Roy presenting his research poster; Barriers and Facilitators for Foreign Educated Nurses to Provide Quality Long-Term Care.

After coming to the U.S. and teaching at Duke, he learned how to navigate hurdles such as gender, race, culture and class issues with his students. Roy explains, “You have to find a way to be open to understanding that students learn differently, see the world differently and you must try to meet students where they are.” Roy was trained as a teaching for equity scholar at Duke University and was taught how to navigate issues and to prepare lessons to be delivered in a way that made nursing students feel included. Nurses interface with people who are underrepresented minorities who are also marginalized.  Roy shares some social identities that intersect and contribute to marginalization and discrimination. “I try to raise awareness so that no matter the decision, we look at how it will impact groups so that everyone is represented. It’s difficult to have those perspectives when the room is not diverse,” Roy explains.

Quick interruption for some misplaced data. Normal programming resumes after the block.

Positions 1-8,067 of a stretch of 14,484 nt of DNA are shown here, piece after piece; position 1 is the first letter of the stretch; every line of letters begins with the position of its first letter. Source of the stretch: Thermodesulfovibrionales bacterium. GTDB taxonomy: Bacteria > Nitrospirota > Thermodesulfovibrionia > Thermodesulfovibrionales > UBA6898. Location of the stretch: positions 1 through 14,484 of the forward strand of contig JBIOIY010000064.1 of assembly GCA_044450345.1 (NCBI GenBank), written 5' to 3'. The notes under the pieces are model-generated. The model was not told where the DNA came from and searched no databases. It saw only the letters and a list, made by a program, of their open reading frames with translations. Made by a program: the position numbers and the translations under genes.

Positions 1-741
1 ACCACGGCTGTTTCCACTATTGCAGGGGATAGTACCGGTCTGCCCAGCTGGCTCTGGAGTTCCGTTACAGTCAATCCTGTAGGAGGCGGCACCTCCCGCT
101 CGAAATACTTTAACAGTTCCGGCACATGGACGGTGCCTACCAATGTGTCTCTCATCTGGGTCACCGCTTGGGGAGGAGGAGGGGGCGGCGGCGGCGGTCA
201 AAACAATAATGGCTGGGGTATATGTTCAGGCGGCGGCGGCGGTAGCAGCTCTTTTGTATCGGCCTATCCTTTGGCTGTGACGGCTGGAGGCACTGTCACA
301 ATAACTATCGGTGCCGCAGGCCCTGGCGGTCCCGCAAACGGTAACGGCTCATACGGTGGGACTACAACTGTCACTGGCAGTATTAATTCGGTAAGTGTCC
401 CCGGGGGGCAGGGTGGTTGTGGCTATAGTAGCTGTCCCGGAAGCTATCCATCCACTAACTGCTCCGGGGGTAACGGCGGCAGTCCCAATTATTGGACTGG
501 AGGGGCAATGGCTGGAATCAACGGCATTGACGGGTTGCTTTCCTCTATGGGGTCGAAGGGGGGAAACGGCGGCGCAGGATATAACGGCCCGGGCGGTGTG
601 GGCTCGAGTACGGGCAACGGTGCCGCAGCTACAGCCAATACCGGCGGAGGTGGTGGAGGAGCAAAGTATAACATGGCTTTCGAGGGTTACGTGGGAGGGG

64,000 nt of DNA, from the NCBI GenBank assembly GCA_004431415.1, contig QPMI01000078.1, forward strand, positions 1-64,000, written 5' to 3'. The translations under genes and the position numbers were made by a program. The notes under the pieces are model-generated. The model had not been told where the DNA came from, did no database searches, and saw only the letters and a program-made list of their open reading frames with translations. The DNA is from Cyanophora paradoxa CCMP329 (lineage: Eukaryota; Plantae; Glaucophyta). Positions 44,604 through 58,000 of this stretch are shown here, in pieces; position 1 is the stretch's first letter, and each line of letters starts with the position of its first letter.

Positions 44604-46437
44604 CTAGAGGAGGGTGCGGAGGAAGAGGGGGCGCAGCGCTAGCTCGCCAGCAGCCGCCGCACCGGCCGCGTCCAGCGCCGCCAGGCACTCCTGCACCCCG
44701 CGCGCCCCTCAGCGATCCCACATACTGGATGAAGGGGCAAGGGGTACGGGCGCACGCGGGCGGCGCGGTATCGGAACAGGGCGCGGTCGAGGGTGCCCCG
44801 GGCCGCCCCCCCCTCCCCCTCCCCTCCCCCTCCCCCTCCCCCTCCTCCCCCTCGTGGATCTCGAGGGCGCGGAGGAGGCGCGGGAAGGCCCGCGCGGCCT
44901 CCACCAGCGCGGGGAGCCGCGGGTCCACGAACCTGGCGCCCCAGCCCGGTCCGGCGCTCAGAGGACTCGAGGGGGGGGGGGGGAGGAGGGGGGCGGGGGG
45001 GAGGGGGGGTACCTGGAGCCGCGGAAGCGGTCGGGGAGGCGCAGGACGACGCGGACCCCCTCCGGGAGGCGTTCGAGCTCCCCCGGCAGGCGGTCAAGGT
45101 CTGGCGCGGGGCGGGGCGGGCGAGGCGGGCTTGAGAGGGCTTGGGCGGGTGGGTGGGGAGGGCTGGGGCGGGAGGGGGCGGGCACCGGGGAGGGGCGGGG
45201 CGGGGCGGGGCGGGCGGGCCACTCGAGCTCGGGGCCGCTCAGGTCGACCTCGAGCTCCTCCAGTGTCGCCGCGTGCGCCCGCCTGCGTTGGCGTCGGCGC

Understanding that these shifts are not quick, but that culture change is on the right path keeps focus strong. Roy recognizes that he too had personal views of gender roles within nursing that have shifted greatly from where he started that day he asked if a man could even be nurse. “I was looking at nursing from a cultural lens. In Jamaica, men are expected to be hypermasculine. I worried about going into a female dominated profession. I wondered what people would think about me. Funny enough when I went into the profession, people were so accepting. I’ve seen many more men transition into nursing since my time in Jamaica. I don’t see a lot of Black men, but I really want to advocate for that change. While I am here, I will be making a lot of noise about getting more Black and more Hispanic Latinx folks here in our work and learning environment,” Roy explains.